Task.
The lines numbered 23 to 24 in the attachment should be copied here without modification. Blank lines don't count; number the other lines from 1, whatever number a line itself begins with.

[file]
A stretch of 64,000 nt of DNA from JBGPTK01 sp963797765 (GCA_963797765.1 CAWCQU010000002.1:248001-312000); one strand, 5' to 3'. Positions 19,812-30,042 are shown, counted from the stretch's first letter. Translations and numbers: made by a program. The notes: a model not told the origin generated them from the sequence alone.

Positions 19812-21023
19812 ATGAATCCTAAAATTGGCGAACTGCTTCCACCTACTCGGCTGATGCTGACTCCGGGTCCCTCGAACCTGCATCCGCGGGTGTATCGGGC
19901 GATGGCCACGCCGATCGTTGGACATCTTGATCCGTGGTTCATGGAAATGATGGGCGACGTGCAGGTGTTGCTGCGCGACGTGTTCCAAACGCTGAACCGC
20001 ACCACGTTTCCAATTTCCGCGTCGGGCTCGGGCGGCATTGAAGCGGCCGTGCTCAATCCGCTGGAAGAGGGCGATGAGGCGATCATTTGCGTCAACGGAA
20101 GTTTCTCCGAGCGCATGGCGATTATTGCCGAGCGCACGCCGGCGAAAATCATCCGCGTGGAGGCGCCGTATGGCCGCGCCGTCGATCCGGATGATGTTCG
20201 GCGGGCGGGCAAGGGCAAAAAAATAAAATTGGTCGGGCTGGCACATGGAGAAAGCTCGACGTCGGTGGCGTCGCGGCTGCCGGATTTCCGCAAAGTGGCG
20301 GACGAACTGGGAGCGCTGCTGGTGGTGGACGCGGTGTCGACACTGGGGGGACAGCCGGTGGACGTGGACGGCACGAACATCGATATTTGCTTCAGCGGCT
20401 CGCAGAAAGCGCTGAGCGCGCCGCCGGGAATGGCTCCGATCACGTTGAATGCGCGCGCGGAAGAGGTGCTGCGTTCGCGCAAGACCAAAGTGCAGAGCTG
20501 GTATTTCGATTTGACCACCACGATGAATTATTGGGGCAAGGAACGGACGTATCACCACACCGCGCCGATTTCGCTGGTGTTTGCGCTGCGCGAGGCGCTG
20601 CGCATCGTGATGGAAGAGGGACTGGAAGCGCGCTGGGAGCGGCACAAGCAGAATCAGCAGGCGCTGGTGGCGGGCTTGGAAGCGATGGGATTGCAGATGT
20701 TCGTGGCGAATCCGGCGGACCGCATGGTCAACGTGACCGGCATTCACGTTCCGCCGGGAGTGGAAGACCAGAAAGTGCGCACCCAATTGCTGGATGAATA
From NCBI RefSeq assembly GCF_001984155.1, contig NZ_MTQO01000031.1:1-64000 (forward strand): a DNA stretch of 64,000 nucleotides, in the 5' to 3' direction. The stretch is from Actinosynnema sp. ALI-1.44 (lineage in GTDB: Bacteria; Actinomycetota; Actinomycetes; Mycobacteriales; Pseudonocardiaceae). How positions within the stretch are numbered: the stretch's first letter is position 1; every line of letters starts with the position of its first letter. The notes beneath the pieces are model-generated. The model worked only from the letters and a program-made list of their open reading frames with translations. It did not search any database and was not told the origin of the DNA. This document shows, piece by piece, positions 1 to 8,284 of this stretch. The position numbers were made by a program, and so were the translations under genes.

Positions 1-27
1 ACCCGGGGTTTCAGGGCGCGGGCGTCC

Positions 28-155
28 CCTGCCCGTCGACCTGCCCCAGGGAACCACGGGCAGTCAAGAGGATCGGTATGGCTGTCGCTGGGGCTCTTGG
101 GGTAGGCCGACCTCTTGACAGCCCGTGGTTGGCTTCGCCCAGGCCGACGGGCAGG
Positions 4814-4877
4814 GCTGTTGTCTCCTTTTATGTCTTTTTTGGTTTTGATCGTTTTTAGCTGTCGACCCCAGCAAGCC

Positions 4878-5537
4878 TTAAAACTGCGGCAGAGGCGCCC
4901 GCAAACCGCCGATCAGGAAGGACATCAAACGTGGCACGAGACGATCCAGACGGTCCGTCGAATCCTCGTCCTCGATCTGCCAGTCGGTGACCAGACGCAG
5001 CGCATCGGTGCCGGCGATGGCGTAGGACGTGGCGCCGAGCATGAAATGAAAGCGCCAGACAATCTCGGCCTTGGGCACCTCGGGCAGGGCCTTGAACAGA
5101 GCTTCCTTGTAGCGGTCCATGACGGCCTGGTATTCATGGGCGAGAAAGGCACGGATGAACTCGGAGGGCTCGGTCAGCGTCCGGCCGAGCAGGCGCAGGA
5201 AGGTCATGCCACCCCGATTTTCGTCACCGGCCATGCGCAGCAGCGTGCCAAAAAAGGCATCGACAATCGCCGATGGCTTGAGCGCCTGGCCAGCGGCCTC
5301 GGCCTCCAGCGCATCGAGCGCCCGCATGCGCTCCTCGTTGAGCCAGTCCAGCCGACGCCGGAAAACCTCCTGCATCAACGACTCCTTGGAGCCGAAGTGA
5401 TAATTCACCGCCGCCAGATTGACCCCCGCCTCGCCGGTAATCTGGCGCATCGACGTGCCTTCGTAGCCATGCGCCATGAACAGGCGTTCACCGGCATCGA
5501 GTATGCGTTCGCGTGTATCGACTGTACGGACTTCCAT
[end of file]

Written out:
4901 GCAAACCGCCGATCAGGAAGGACATCAAACGTGGCACGAGACGATCCAGACGGTCCGTCGAATCCTCGTCCTCGATCTGCCAGTCGGTGACCAGACGCAG
5001 CGCATCGGTGCCGGCGATGGCGTAGGACGTGGCGCCGAGCATGAAATGAAAGCGCCAGACAATCTCGGCCTTGGGCACCTCGGGCAGGGCCTTGAACAGA